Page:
“I think as Peter and I once talked about in the book, Genene had a hero complex, and I noticed that with her around the house. ‘Oh look what I did, I saved your dad,' and, 'Oh I saved my son.’ She wanted this type of narcissistic attention maybe is the word. I don’t know," English said on the radio show.
Naturally, we were curious to know more about English’s relationship with Genene and where he developed some of his opinions about her that seemed to be so far off from so many others.
“We had some time. She didn't have any appointments, so we got to talking. I was really fascinated by her. She had a really great personality. We got to ease up and know each other a little bit better. We started joking and laughing. I stayed there for three hours. The next thing I know, we'd arranged to go out for dinner that Saturday night. That's basically how I began to know Genene.
The relationship developed into just dating and finally into an engagement, and I was engaged to Genene for about two years after that. Genene has always had this dynamic personality. People liked her. She was very witty. She liked to tell jokes. She loved to go out, party, dance and have a good time. I never really, at that point, saw that there was anything other than someone who was a good person, loved kids and everything else. She had a 3-year-old boy at the time. Then things started developing differently," he said.
Obsession with medicine:
English elaborated on some statements he made in the Texas Public Radio interview about what he considers to be Jones’ fixation with medical emergencies.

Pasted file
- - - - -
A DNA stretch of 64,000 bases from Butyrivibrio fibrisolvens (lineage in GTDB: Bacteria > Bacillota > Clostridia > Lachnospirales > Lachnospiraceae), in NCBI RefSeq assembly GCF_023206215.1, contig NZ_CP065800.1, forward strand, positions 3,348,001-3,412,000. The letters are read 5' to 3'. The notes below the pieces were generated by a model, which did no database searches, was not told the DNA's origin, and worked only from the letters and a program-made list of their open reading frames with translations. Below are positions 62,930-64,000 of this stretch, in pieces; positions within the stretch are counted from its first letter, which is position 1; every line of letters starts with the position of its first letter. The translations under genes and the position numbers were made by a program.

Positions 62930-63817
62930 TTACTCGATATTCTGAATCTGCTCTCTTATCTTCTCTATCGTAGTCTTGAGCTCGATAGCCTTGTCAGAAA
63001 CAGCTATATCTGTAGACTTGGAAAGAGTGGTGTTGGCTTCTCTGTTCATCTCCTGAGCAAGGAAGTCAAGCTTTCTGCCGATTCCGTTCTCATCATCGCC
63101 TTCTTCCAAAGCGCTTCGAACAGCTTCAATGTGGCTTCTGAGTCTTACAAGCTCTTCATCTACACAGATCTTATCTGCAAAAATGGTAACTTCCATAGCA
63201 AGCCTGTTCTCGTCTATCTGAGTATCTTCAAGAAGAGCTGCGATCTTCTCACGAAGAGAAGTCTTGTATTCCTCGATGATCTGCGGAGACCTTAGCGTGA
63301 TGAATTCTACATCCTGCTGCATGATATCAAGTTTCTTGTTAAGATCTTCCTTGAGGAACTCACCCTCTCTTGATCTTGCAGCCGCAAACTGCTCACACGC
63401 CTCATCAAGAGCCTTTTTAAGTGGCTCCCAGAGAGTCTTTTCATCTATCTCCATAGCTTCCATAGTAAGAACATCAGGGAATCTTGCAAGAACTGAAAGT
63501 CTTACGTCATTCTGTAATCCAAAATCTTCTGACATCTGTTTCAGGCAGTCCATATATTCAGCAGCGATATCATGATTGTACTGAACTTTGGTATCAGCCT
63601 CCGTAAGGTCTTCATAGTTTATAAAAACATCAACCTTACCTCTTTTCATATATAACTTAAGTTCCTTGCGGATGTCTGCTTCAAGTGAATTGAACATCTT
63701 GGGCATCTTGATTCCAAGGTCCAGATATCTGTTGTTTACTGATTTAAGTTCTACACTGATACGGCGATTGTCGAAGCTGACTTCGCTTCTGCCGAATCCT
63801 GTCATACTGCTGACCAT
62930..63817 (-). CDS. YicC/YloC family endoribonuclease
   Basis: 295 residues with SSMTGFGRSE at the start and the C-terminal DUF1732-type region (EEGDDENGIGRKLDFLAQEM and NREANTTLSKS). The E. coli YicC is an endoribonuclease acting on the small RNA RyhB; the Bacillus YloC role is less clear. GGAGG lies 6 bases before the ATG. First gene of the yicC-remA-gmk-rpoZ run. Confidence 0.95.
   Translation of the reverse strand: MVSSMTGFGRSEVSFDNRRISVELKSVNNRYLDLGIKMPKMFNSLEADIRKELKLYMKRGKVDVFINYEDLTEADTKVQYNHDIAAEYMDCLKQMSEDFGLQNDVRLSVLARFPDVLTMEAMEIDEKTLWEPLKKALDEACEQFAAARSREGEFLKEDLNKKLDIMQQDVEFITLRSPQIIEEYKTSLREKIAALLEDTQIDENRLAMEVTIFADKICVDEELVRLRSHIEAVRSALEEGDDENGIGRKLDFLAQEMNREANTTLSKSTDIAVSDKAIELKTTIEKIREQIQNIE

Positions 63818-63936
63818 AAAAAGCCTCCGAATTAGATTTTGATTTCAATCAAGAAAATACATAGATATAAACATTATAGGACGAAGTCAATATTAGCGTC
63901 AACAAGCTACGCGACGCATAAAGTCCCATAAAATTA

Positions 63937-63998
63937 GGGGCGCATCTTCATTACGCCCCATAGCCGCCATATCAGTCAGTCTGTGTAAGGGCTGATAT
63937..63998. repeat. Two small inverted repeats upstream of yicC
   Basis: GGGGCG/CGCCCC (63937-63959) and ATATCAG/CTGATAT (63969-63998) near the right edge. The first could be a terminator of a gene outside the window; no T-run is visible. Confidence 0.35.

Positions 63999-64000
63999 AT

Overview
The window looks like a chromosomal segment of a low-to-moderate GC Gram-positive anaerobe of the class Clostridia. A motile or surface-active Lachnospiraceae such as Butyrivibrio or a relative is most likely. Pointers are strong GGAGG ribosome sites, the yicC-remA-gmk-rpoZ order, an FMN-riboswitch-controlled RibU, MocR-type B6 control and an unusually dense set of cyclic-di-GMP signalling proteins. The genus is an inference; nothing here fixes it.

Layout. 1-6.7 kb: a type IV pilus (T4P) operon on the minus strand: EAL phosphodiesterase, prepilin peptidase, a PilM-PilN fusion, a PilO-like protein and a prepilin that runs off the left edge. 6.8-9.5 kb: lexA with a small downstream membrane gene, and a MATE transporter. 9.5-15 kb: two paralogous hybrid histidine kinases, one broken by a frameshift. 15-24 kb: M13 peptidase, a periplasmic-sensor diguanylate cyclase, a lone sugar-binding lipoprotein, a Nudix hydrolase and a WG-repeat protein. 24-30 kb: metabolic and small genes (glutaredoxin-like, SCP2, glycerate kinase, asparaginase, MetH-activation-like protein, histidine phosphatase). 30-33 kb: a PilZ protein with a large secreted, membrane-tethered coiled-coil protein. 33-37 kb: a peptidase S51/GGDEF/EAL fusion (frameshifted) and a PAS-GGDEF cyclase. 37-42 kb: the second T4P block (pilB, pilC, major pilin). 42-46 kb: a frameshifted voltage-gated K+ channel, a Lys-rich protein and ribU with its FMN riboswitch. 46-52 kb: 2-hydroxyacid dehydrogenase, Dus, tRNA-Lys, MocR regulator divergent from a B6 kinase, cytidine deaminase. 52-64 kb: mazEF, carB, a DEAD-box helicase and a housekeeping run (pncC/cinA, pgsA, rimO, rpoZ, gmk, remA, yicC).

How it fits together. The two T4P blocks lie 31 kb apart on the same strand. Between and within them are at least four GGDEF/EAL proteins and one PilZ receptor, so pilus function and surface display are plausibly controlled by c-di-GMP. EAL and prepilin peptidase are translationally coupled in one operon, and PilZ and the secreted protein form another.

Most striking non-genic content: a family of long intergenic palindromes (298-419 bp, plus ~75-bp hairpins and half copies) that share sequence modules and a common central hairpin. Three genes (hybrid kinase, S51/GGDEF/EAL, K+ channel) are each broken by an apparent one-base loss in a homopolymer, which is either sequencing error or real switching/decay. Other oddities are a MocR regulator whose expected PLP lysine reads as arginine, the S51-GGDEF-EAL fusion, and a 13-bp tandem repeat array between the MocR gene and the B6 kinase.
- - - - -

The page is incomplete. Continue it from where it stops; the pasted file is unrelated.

“I began to question her constant involvement and fascination with medicine. I noticed that she was, I don’t know what the word is, but with her 3-year-old, she was always finding illnesses that he had that just simply weren’t taking place. She was constantly running him to the E.R. I would say, 'Genene, he’s really not sick, and he’s not going blind.' ‘No he is. We’ve got to get to the E.R.,' she would say. Here we go again,” English said.
English said Jones' fixation with medicine often carried over to his father's care.
"I would notice things that were just not normal about it. My father was a heart patient. She was constantly deciding to give him his medication. I would say, ‘This isn’t quite what the doctor prescribed.’ She’d say, ‘I know what’s going on. He’s got to have the nitroglycerin now.’ She became very dominant and very forceful about it. I began to resent it," English said.
English said he also didn’t trust what Jones was telling him beyond medical decisions.
"By that time, she was working in the store. She quit the Methodist Hospital, and she came to work in the store with my brother and I so she could wait on customers and we could go out and deal with our territory. There was one day she didn’t show up for work. It was noon, and we were like, ‘What’s happening?’ Finally, she came in and said, ‘Over on West Avenue last night there was somebody threatening to shoot up the neighborhood, and they had the SWAT team out there.’ I said, ‘Genene, that wasn’t even on TV. If there had been something like that, I can assure that it would have been all over the news.’ She said, ‘Well no, it did happen until 4 a.m.’ I said OK, but just kind of brushed it off," English said.